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iOS 12: everything we know about Apple's next mobile OS

T3 logo T3 4/16/2018 David Nield

Courtesy of T3: T3 image © Courtesy of T3 T3 image Amidst all the keen speculation over what Apple might produce with the iPhone XI, it can be easy to forget the annual refresh of iOS – but in its own way the mobile software that Apple makes is just as important as the hardware updates that the company puts out.

Here we'll give you a complete rundown of everything rumoured (and confirmed) to be coming with iOS 12: the new features you'll be able to use, when the update is likely to arrive, and more. Read on to get right up to speed with everything we know so far.

iOS 12: release date and compatibility

iPad © Provided by Future Publishing Ltd. iPad Apple likes to stick to a schedule when it comes to pushing out updates for iOS, and iOS 12 should be no different. If it follows the pattern set by iOS 11, iOS 10, iOS 9 and others, iOS 12 will be announced in June and pushed out to the world at large in September.

All eyes on the Apple Worldwide Developers Conference (WWDC) for 2018 then, which starts on Monday 4 June and runs all of that week – it's almost certain that Apple is going to announce iOS 12 and showcase some of its new features during that time.

If it follows previous form, between June and September Apple will make the software available via a public beta test for those who want to get their hands on it early and don't mind dealing with a few bugs along the way.

When iOS 12 does finally arrive in full, it will work on every device that currently supports iOS 11, bar (perhaps) the iPhone 6S from 2015. The iPad mini 4, which launched at the same time, might also miss out – though we won't know for sure until June.

iOS 12: all the rumoured new features

a screenshot of a cell phone: iPhone © Provided by Future Publishing Ltd. iPhone Apple hasn't said much about iOS 12 to date, but what we have heard so far suggests that we're in for a minor rather than a major update this time around. According to reports, the big focus for Apple with iOS 12 is reliability and performance – all well and good but not exactly the sort of features you get you mashing the software update button in a frenzy.

Apparently the powers-that-be at Apple have decided to shelve some of the bigger features planned for iOS 12 while they work out all of the bugs and issues with iOS 11 (and there are quite a few). That all makes sense from a software engineering perspective but it also means major new features could be thin on the ground come September.

One of the biggest changes we might see will happen on Macs rather than iPhones: sources say this is the year when iOS apps will be able to run on macOS, a move that makes sense considering Windows 10 can work on tablets and Chrome OS now supports Android apps. In the melding of desktop and mobile, Apple is currently behind its rivals.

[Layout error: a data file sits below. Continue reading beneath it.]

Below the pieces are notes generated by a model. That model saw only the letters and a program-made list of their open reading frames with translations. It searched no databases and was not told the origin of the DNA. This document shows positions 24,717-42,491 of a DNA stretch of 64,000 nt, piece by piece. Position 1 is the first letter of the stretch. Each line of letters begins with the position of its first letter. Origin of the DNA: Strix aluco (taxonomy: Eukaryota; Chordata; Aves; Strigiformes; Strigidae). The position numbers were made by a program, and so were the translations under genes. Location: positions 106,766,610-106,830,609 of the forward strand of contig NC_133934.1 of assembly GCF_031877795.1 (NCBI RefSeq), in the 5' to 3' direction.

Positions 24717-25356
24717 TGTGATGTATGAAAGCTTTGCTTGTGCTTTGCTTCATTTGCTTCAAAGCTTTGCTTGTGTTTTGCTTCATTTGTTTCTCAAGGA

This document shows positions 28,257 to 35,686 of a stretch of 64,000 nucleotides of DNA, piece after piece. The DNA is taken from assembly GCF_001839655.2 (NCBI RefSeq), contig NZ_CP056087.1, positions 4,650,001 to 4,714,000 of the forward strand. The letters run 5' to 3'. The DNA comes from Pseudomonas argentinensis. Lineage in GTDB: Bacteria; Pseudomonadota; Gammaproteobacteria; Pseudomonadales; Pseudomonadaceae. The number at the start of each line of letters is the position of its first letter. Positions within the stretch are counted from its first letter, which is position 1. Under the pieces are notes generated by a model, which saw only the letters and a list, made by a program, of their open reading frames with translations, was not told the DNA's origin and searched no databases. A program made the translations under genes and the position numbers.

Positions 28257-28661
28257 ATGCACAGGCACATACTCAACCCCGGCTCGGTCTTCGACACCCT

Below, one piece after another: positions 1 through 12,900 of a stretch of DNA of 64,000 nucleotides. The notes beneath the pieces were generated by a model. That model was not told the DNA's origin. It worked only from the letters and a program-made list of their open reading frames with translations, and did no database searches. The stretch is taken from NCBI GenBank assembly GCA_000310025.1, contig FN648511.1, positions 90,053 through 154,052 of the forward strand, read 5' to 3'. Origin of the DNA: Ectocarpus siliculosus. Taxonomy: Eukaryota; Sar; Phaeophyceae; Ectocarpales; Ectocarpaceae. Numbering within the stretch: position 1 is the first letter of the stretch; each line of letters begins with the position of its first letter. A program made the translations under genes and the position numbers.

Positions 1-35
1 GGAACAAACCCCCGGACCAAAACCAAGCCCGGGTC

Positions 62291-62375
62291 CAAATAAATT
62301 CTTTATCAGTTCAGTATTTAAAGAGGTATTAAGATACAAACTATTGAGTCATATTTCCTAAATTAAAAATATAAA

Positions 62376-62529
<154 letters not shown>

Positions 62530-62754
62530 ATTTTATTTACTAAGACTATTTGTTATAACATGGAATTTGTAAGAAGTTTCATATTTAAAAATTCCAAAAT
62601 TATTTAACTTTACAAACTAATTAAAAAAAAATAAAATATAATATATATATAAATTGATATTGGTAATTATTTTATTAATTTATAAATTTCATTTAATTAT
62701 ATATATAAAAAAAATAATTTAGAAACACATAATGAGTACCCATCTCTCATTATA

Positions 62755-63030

We're also bound to see more in the way of AR features, thanks to ARKit, including some funky new Animojis to stand in for your face. Apple has made too much of these technologies already to ditch them now, so expect a slew of new features that let you mix the real with the augmented.

iOS 12: what we're hoping for

a stack of flyers on a table: iPhone and iPad © Provided by Future Publishing Ltd. iPhone and iPad It's really Apple's iOS apps that are most in need of a refresh – the likes of Mail, Apple Maps, Safari and even the Camera app are way behind what other developers are offering, and Apple must realise that it risks getting left behind. The shine gets taken off all those millions of iPhone sales if everyone is using Google apps.

Unfortunately it sounds as though individual app updates might get sacrificed in favour of the "reliability and performance" fixe we mentioned earlier. One update that could make its way through is group calling for FaceTime, something that's been sorely needed for a while, and was actually supposed to turn up with iOS 11. One possibility is that Apple will finally uncouple iOS updates from the updates to its individual apps.

If Apple's software engineers are listening, then a quick refresh of the notifications system would be very much appreciated. This is an area where iOS still lags behind Android, though both mobile operating systems have made it easier to swipe through big batches of alerts in one go in recent years.

Could the recent furore over Facebook data lead to tighter controls over what apps can do on your iPhone and iPad? Apple has always been keen on championing the privacy and the rights of its users, so don't be surprised to see extra features to help you take more control over your data and how it's used. No doubt we'll get more hints and reveals from Apple between now and September, so check back here for updates.


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